The real reason you’re using ‘Girl Math’ isn’t as funny as the TikTok trend would make you think.
“Girl Math” is the humorous TikTok trend where users justify expenses with tricks.
4 experts told Insider the trend is rooted in financial insecurity and stereotypes. One likened it to “Buy Now, Pay Later.”
These experts said spending isn’t the enemy, it’s the unproductive guilt about our expenses.
“Girl Math” started as a TikTok trend offering satirical advice like measuring the cost of big-ticket items by their cost per wear until they’re “basically free,” or that you’ve actually made money when you return a purchase.
TikTok videos with the #girlmath hashtag — like the one posted by user @mckennaelianna in August — have amassed over 208 million views on the platform since July.
But behind the viral laughs, four experts told Insider the trend could be masking financial red flags.
“Girl Math” may just be “Buy Now, Pay Later” in disguise, the experts said.
“Several years ago, I “Girl Math’d” my own engagement ring into a cost of mere pennies… per day, over a lifetime,” said Ashley Morris, the director of financial planning at financial services firm Facet.
“Girl Math can make us justify expensive purchases, and that’s where the danger lies,” she said, referring to TikTok users jokingly justifying expenses by breaking the spending down into its smallest possible units.
And cost per use isn’t just “Girl Math” — it’s essentially amortization, Isabel Barrow, the director of financial planning at financial advisory firm Edelman Financial Engines, told Insider. Amortization is spreading an asset’s cost over its lifetime.
Comparing it to the “buy now, pay later,” or BNPL, schemes that have become prevalent in online shopping, Barrow warned that it might entice users to spend beyond their means.
Less than 1 in 5, or 17% of the Americans surveyed by the Consumer Financial Protection Bureau, or CFPB, in 2022 reported having borrowed using BNPL services — like Afterpay and Klarna.
The CFPB’s survey also found that, on average, BNPL users had lower credit scores — in the subprime range — and higher levels of credit card debt, compared to those who don’t use BNPL.
They feel this satirical trend could be rooted in financial insecurities and stereotypes.
The popularity of “Girl Math” could also point to concerning attitudes towards spending and saving, Erin Ellis, a financial educator at the Philadelphia Federal Credit Union, told Insider.
A 2023 Bankrate survey found that 57% of the surveyed US adults reported being uncomfortable with the level of emergency savings they have, and over half said they don’t have emergency savings to cover even a few months’ worth of expenses.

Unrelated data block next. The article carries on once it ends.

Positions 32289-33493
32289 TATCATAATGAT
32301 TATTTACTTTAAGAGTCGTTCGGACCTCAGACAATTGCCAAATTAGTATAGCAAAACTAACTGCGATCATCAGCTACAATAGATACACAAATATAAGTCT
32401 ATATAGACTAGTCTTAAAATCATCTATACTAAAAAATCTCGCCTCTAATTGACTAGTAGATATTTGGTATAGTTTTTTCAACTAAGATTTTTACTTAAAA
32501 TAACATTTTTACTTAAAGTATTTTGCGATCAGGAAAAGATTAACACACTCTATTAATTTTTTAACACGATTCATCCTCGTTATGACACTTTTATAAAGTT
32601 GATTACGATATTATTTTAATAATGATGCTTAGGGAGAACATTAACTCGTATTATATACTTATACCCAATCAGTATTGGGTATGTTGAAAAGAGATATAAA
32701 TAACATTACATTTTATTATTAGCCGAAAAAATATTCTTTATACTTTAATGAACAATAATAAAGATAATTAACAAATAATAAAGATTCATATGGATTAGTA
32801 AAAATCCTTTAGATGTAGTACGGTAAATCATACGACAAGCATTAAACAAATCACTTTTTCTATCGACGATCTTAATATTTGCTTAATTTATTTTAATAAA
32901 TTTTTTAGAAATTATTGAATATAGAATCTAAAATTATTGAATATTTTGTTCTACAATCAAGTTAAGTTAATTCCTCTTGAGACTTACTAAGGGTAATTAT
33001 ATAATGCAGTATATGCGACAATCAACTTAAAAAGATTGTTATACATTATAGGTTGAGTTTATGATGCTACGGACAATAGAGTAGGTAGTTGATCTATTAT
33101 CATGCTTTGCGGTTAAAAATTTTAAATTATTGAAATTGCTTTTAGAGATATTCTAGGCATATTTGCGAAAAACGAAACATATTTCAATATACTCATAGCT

While rising costs contribute to these issues, “the lack of prioritizing saving plays a substantial role as well,” she added.
Ellis also added that the trend promotes a sexist stereotype — a characterization that Edelman’s Barrow agreed with.
“To me, the popularity of the “Girl Math” trend indicates a lot of pent-up guilt around our purchases,” said Barrow.
To Barrow, the viral trend contributes to and conceals the guilt women often feel about spending on personal pleasures — by reinforcing stigmas around traditionally feminine purchases like lattes and manicures.
That’s why it’s important to disclose when “Girl Math” is humor instead of fact, said Sara Samuels, a wealth management advisor at Northwestern Mutual. “I would love to see future iterations of videos showing powerful moves women are making with their finances and how they are intentionally saving and spending,” she added.
The enemy isn’t spending alone, it is unproductive guilt, per the experts.
Tracking expenses and budgeting is tedious and time-consuming, and “Girl Math” highlights that there may be budgeting irregularities that are difficult to balance out over time, said Morris.
Even so, Barrow says people shouldn’t feel guilty spending their hard-earned money on things that give them joy.
“In fact, I encourage treating yourself to that latte or concert ticket and recommend budgeting for such purchases as part of your long-term financial plan,” she added.
Barrow advocates for the 50-30-20 method: using 50% of your income for essentials — like rent and bills — 30% on wants — like gigs and dining out — and 20% for a rainy day emergency fund.
Financial educator Ellis even suggests setting aside money for savings or an emergency fund every time you make a “Girl Math” purchase.